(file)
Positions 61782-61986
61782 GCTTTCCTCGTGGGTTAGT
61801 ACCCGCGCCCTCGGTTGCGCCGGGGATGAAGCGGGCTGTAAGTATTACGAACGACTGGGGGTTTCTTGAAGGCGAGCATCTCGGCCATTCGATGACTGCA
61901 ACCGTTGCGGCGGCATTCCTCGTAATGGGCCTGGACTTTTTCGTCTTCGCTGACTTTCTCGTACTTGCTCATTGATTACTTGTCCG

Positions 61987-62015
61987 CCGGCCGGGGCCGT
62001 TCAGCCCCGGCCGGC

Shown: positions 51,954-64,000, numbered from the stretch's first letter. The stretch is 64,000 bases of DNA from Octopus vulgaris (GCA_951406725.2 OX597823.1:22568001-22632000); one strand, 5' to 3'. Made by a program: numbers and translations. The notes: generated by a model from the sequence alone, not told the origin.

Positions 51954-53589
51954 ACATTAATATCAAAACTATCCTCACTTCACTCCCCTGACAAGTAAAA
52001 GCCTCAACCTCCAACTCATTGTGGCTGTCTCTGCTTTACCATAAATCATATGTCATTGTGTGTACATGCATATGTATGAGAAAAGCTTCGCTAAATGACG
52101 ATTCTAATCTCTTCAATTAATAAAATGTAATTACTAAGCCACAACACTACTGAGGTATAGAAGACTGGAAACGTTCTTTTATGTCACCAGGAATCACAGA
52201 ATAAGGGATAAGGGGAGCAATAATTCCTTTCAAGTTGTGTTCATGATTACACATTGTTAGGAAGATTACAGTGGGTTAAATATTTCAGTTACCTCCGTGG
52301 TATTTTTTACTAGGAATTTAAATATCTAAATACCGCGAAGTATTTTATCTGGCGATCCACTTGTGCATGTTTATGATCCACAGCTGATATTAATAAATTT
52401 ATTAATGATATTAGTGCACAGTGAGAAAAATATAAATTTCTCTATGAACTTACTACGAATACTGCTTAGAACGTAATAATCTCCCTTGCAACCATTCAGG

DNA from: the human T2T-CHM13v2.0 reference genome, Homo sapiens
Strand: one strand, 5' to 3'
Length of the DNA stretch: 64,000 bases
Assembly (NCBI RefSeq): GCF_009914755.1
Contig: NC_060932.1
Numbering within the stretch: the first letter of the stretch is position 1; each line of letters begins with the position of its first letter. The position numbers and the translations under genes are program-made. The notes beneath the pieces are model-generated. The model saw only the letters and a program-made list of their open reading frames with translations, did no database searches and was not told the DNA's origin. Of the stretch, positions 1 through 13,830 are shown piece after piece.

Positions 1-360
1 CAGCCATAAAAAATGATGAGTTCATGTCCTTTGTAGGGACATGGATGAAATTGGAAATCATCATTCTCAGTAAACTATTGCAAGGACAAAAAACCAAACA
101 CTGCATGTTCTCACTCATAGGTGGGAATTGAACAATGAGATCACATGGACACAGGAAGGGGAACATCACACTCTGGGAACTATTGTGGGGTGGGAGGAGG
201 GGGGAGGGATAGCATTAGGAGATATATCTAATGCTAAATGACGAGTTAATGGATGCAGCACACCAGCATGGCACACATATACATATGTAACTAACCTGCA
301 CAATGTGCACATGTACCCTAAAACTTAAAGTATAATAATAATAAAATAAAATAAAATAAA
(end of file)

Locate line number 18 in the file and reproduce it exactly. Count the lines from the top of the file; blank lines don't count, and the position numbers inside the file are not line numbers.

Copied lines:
Length of the DNA stretch: 64,000 bases